If there’s one desire most of us have in common, it’s that we have more time in the day. Our busy lives, juggling responsibilities at work and home, as well as looking after ourselves, doesn’t necessarily bode well for eating healthy, freshly prepared meals.
The result: the amount of time adult Americans spend eating, where eating is the main activity they’re doing, fell by five percent from 2006 to 2008 and 2014 to 2016. So it’s no surprise, then, that the confectionery and snacks market is currently worth almost $300,000 million.
The COVID-19 pandemic is also putting a spotlight on convenience food, since it has affected the imports of fresh food across borders and the availability of foods in grocery stores, and consumers have wanted to limit how often they go to the store to buy groceries.
This is where food hacks come in; shortcuts, ways around having to slave over the stove for hours every day. Increasingly, these food hacks are aligning with growing awareness of the benefits of a healthful diet.
In particular, research has found that people place a lot of importance on a food’s “naturalness.” One review of 72 studies found that food products that aren’t perceived as natural may not be accepted by most consumers. However, the researchers say people often have conflicting interests; they want to save cooking time, as well as wanting to eat natural foods.
This conflict, the researchers say, poses an opportunity for the food industry, where brands can combine production processes, ingredients, packaging, and marketing in a way that presents food as natural.
But is this possible? Do food hacks really allow us to eat healthily when we’re busy, or is such a thing too good to be true? The founders of these health-forward plant-based food brands argue a happy medium (at least) is possible.
Kathryn Bernell, founder and chief executive of reBLEND, was a time-strapped graduate student struggling to eat a healthy diet when she came up with the idea of a blender-free smoothie.
“I had no time to assemble a smoothie in the morning and wanted to create a shortcut for those times when life gets in the way of eating right,” Bernell says.
When it comes to the war against processed foods, Bernell says reBELND is nowhere near the battlefield – but staying strong on this principle wasn’t easy.
“From day one, I’ve fought tooth and nail to only use whole food ingredients (no concentrates) and to never cut corners with any added sweeteners or artificial preservatives. We‘ve worked tirelessly to deliver the highest quality product with the lowest amount of interference. But the mass majority of products rely upon concentrates or flavoring, which made it increasingly difficult to hold my line on using whole ingredients only.”
Bernell understands that convenience and health is a balancing act, and that the two are often up against each other. But, she argues, the end result of a smoothie isn’t worth the half an hour it takes to make it and clean up afterwards.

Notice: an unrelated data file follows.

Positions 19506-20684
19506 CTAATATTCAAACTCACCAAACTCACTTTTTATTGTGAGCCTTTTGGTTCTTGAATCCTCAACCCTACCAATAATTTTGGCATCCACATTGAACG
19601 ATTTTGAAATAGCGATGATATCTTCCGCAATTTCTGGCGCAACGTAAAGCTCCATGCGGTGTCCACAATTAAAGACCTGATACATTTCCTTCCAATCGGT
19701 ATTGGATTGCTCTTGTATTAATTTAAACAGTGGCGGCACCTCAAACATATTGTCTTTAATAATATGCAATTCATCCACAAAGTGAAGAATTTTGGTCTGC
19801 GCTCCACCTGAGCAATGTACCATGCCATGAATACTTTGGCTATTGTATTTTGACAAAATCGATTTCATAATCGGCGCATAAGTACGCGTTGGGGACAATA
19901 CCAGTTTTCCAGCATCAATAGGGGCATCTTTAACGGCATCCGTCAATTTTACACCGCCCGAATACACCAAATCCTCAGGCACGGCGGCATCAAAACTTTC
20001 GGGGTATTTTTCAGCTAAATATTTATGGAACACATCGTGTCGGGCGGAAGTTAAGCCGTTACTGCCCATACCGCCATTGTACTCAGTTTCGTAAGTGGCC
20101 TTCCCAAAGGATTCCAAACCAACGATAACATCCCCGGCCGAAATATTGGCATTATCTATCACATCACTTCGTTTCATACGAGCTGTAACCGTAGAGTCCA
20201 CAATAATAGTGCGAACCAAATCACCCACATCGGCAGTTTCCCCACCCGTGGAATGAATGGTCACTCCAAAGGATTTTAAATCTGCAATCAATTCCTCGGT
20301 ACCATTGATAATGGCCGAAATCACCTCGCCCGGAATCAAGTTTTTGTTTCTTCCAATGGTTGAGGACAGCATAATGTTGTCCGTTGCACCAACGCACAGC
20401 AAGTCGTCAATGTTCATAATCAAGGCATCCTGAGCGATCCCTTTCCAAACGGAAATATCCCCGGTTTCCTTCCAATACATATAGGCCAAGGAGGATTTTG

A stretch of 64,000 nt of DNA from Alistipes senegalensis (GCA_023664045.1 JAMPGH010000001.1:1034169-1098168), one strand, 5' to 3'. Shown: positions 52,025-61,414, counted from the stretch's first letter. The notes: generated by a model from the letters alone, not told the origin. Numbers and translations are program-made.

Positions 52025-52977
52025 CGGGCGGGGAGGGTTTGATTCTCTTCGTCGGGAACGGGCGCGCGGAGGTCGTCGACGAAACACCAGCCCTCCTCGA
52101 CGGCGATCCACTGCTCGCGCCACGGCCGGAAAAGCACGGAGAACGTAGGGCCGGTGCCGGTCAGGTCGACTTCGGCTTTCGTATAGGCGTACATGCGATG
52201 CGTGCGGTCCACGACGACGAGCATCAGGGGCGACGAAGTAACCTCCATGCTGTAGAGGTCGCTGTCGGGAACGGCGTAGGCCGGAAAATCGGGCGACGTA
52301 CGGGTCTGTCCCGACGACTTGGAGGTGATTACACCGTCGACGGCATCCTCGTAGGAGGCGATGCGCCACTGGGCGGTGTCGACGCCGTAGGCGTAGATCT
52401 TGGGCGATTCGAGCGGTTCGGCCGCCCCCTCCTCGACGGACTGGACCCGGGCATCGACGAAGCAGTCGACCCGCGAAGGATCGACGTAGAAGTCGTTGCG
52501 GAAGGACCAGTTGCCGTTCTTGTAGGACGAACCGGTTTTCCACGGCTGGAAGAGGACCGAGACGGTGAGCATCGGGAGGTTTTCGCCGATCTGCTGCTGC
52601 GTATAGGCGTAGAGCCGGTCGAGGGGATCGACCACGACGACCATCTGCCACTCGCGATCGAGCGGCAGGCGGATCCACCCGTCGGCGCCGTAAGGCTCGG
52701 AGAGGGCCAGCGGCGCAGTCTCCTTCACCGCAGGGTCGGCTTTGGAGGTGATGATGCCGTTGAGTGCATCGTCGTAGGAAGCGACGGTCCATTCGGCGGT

ReBLEND, she says, is aimed at people who don’t have the appetite for a full smoothie, busy parents looking to give their children a hit of nutrients with their breakfast, and professionals with limited time, who all “genuinely want to do something that’s good for their bodies and the world around them, but sometimes can’t figure out where to start.”
One of the reasons on-the-go snacks get a bad reputation is because, even when they purport to be healthy, they often contain healthy-sounding sugars, such as honey and syrups, which research suggests have the same effects on our bodies as table sugar.
Anne Klassman, chief executive of Undressed, says her snack bars came from a struggle to find savory snacks to eat outside the home. Each bar is free of gluten, soy, and dairy, and non-GMO.
“Nearly every bar on the market is sweet, loaded with added sugar and can be confused as dessert,” Klassman says.
Klassman says Undressed uses minimal processing, and each bar contains a full serving of vegetables. Like Bernell, Klassman didn’t find the process of creating her product easy, but she persevered. But while it doesn’t contain the processed foods or sugars of some convenience foods, this food hack, she says, isn’t intended to be a fresh salad replacement.
For other plant-based food-hack entrepreneurs shunning the sugar, the challenge was creating a different version of an already popular product.
Tekla Back, founder and chief executive of KEHO, believes cutting down on carbs and sugar is one of the solutions to reducing obesity, but that it can be especially challenging for consumers if they don’t eat meat.
Back describes KEHO as “real food made into real snack food” that gets its flavor from herbs and spices.
The range consists of four savory bites: “Curry in a hurry,” “Tex mex moment,” “Pizza to go,” and “Thai me over,” each made with nuts, freeze-fried vegetables and oils, as well as the herbs and spices.